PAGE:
"Broken to Pieces"-Sermon for Proper 22, Matthew 21:33-46
The following sermon was originally preached on Matthew 21:33-46 in the fall of 2017. It was updated and shortened for this past Sunday, Oct 4, 2020, as the scheduled preacher had to be away on short notice.
Certainly, it must feel like it on the West Coast…but if I am honest about my own feelings…at least metaphorically speaking…it feels like the world around us is being set to light. A match has been struck, the kindling set on fire…and the forest now rages all around. It feels like we are suffering profoundly at the hands of, what I heard one person call, a cultural climate change set aflame in an ever warming world of civil division. We seem a world deeply divided and a nation at war with itself in more ways than one. It really is all overwhelming…so if you feel overwhelmed…I want to affirm you…honor that…say it is reasonable…and you are not alone. If following the news of the day leaves you feeling just plain numb, preferring to binge on Netflix than keep up with it all…I am right there with you.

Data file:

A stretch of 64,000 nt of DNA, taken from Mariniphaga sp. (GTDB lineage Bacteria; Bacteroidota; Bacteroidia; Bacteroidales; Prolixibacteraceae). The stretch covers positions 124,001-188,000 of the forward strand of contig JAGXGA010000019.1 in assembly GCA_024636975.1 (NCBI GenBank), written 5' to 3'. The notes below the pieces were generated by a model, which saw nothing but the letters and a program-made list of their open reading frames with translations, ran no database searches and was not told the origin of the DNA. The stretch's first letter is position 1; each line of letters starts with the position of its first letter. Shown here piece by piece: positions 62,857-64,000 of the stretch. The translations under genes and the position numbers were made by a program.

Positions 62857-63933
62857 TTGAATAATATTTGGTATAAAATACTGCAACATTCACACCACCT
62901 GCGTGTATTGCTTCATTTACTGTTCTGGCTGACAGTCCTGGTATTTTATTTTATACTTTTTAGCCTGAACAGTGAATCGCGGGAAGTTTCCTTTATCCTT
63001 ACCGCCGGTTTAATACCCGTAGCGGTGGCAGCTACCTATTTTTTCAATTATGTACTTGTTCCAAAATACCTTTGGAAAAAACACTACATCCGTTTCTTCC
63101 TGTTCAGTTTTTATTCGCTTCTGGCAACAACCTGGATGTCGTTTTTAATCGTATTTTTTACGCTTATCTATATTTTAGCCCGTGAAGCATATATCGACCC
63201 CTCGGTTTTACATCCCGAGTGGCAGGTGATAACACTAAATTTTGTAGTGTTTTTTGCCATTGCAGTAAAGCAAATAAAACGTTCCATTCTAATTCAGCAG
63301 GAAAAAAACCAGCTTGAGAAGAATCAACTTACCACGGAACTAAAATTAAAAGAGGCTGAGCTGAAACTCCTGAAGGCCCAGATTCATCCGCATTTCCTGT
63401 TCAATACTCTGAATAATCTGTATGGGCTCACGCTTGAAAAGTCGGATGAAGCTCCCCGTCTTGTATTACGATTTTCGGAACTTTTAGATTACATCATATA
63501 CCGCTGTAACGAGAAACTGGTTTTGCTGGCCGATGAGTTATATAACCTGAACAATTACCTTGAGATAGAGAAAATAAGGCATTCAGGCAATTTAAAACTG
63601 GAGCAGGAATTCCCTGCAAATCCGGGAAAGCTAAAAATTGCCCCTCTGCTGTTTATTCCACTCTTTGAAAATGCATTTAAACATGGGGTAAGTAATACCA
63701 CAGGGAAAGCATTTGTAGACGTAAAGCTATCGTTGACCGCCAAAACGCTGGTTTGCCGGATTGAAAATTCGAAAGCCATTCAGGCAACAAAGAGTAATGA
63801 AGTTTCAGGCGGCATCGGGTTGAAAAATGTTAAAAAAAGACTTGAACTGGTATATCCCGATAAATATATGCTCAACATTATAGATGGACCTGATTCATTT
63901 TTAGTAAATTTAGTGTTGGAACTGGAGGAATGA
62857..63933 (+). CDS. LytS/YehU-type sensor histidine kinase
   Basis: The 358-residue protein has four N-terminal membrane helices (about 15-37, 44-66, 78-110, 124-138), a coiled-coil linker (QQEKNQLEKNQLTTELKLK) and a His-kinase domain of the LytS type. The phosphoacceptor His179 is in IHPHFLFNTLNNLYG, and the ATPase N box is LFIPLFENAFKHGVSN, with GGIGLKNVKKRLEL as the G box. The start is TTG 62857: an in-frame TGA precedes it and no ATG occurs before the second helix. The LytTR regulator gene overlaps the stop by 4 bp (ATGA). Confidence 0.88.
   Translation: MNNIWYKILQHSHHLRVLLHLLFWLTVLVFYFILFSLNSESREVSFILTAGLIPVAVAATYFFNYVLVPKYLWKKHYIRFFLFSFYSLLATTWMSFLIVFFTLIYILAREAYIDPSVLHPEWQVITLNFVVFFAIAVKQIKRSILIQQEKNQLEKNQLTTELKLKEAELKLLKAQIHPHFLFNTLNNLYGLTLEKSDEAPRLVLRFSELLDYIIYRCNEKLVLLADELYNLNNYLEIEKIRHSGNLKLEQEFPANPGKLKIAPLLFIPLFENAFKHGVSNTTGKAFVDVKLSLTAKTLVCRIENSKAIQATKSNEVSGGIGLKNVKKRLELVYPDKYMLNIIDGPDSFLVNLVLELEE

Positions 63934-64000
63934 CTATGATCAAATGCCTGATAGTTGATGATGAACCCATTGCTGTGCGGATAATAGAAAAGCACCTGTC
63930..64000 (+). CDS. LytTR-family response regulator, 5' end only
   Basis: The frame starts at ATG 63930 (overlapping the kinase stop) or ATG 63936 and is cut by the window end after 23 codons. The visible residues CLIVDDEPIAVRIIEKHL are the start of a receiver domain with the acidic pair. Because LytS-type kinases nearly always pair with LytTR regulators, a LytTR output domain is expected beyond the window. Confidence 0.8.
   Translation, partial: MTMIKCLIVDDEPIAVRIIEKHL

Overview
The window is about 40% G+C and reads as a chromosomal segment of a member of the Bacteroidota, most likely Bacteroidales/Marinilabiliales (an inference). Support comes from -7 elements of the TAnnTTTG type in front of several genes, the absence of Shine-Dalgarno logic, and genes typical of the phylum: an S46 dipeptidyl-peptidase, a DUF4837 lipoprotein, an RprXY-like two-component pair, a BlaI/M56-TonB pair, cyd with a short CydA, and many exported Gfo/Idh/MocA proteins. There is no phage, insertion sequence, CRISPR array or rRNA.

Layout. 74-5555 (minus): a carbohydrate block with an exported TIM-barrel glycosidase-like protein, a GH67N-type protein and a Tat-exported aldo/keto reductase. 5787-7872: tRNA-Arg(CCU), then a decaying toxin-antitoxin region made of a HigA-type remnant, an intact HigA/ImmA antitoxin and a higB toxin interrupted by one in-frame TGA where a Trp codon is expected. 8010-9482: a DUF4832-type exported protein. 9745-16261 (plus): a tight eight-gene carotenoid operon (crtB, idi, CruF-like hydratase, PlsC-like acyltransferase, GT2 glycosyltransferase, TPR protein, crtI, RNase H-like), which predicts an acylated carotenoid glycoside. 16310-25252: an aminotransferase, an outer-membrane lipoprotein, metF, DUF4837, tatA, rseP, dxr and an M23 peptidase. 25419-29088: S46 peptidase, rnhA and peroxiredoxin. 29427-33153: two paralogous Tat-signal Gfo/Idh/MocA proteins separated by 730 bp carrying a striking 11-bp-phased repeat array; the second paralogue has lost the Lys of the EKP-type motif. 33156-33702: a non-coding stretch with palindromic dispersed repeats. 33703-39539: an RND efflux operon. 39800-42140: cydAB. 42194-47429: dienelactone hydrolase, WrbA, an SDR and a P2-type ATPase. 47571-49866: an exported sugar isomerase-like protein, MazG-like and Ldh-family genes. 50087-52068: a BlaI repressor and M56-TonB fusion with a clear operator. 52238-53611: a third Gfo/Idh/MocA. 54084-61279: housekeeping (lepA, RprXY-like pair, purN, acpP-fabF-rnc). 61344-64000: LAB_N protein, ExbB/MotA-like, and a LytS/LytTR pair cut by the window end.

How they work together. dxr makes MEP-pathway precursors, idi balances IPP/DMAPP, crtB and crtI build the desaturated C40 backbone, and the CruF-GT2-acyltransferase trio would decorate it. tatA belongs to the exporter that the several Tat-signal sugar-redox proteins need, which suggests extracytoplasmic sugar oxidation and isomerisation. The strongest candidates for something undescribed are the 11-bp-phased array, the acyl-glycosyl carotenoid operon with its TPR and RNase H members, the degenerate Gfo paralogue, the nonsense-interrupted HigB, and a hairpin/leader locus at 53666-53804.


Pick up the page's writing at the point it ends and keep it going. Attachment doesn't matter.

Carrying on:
And though some stepping away…some numbing is needed to not go mad…Jesus will not allow us to remain in that place, at least, to the point of stagnation and inaction. I for one believe Jesus does not want us to numb to the point of self-destructive behavior and ignore the reality on the ground. Instead, Jesus calls us to lean in to it all with love…courageous, deliberate, and loving action that begins in prayer…but most assuredly does not end there. I believe in the power of prayer. I believe that our prayers contribute to the supernatural activity of God, alive and present, in the very midst of human lives, particularly in times of great loss and painful division. But I also believe that prayer is intended by God to be a spiritual resource within each of us that makes us literal Good Soil…out of which the fruits of God’s loving work are produced in outwardly focused, courageous, deliberate, and loving action. This fruit that we produce looks political…like organizing, protesting, completing the census, and voting…and helping others to do so as well. It looks like intentionally getting to know our neighbors, their hopes and fears, working together to make our communities more peaceful, more just, more equitable, more unified, and, of course, safer for us and our children…moving from our backyards to our front yards, if you will, that we might really see who passes by and actually get to know them. It looks like a church committed to outreach, that is both charity and justice focused, all flowing from a family of faith that is rooted in theologically rich, Jesus-centric study, prayer and worship. It looks like all of this and undoubtedly more. But whatever it looks like, however it is actually enacted, it is nothing less than the Gospel of Jesus Christ…being lived out loud and incarnated through Jesus’ body the Church.